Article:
Keywords
CO2, Bayesian, Permeability, KL expansion, Monte Carlo, Cumulative distribution function, Uncertainty analysis
National Category
Geosciences, Multidisciplinary Computer Sciences
Identifiers
urn:nbn:se:uu:diva-298748 (URN)10.1016/j.cageo.2017.04.006 (DOI)000404697000011 ()
Funder
EU, FP7, Seventh Framework Programme, 227286EU, FP7, Seventh Framework Programme, 282900EU, FP7, Seventh Framework Programme, 309067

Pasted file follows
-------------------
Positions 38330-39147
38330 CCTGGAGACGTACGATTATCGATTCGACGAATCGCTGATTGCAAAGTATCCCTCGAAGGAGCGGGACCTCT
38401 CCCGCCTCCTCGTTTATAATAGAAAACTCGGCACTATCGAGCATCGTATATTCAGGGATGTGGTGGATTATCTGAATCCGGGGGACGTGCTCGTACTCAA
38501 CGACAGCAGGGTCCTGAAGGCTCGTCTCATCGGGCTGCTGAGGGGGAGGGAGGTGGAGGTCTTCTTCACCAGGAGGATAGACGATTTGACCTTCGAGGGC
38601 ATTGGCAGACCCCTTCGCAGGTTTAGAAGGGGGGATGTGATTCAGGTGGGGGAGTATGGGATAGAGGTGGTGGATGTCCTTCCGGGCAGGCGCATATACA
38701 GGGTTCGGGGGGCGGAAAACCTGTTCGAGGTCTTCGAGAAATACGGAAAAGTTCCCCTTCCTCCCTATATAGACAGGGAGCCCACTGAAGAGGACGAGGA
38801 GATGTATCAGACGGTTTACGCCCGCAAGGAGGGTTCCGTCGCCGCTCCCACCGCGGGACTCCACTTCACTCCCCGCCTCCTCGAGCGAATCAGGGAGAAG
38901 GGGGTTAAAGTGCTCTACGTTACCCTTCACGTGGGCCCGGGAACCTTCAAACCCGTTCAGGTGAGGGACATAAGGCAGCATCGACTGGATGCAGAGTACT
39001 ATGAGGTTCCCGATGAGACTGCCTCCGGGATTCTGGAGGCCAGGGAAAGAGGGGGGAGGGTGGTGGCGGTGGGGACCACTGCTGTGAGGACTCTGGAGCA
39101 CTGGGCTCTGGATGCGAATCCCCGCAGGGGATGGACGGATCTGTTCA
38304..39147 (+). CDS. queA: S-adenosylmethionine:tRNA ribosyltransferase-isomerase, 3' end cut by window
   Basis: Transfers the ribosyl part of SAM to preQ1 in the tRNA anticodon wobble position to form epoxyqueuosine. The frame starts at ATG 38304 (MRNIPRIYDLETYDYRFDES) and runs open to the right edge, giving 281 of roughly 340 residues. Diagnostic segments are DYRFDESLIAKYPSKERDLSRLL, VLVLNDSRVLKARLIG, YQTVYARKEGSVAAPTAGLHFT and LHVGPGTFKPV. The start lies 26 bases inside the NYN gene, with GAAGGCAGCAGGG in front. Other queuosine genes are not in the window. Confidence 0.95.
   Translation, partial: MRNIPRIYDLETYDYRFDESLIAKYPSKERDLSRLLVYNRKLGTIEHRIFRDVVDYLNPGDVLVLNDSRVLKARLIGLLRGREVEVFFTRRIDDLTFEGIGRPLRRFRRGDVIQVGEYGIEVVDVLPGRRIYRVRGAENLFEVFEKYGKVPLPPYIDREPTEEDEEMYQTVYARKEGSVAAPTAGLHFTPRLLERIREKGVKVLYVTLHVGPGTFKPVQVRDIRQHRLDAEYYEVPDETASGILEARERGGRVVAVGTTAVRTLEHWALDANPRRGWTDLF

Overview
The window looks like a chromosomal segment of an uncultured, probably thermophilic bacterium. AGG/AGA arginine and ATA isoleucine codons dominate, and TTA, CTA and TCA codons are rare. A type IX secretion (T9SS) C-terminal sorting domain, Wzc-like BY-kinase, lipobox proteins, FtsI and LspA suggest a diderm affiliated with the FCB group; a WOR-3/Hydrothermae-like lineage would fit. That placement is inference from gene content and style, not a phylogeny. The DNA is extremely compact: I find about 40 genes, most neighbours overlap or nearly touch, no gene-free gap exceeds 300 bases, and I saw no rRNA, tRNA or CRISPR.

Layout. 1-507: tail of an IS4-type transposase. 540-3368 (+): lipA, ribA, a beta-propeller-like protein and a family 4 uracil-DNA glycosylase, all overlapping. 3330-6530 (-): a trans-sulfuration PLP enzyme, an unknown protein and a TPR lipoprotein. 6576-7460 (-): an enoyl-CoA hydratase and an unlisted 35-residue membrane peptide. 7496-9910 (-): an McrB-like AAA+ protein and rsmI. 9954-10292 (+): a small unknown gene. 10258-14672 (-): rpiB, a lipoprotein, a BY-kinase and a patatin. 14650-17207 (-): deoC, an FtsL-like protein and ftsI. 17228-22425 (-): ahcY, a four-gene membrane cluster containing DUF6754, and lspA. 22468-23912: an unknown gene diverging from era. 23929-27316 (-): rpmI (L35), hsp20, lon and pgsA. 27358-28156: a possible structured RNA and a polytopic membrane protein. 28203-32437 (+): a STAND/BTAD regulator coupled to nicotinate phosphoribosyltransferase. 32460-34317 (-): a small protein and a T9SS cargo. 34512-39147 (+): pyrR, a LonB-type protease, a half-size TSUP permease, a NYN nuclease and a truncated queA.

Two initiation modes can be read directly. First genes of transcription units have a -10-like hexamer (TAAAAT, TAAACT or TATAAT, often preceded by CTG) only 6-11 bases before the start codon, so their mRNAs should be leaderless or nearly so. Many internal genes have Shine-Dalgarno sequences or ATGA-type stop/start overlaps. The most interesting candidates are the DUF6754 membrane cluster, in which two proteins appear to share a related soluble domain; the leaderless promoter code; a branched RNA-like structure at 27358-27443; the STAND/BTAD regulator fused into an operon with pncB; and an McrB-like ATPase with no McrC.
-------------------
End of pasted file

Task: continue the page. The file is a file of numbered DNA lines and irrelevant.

Available from: 2016-07-06 Created: 2016-07-06 Last updated: 2018-02-06Bibliographically approved
Basirat, F., Yang, Z. & Niemi, A. (2017). Pore-scale modeling of wettability effects on CO2–brine displacement during geological storage. Advances in Water Resources, 109, 181-195
Open this publication in new window or tab >>Pore-scale modeling of wettability effects on CO2–brine displacement during geological storage
2017 (English)In: Advances in Water Resources, ISSN 0309-1708, E-ISSN 1872-9657, Vol. 109, p. 181-195Article in journal (Refereed) Published
Abstract [en]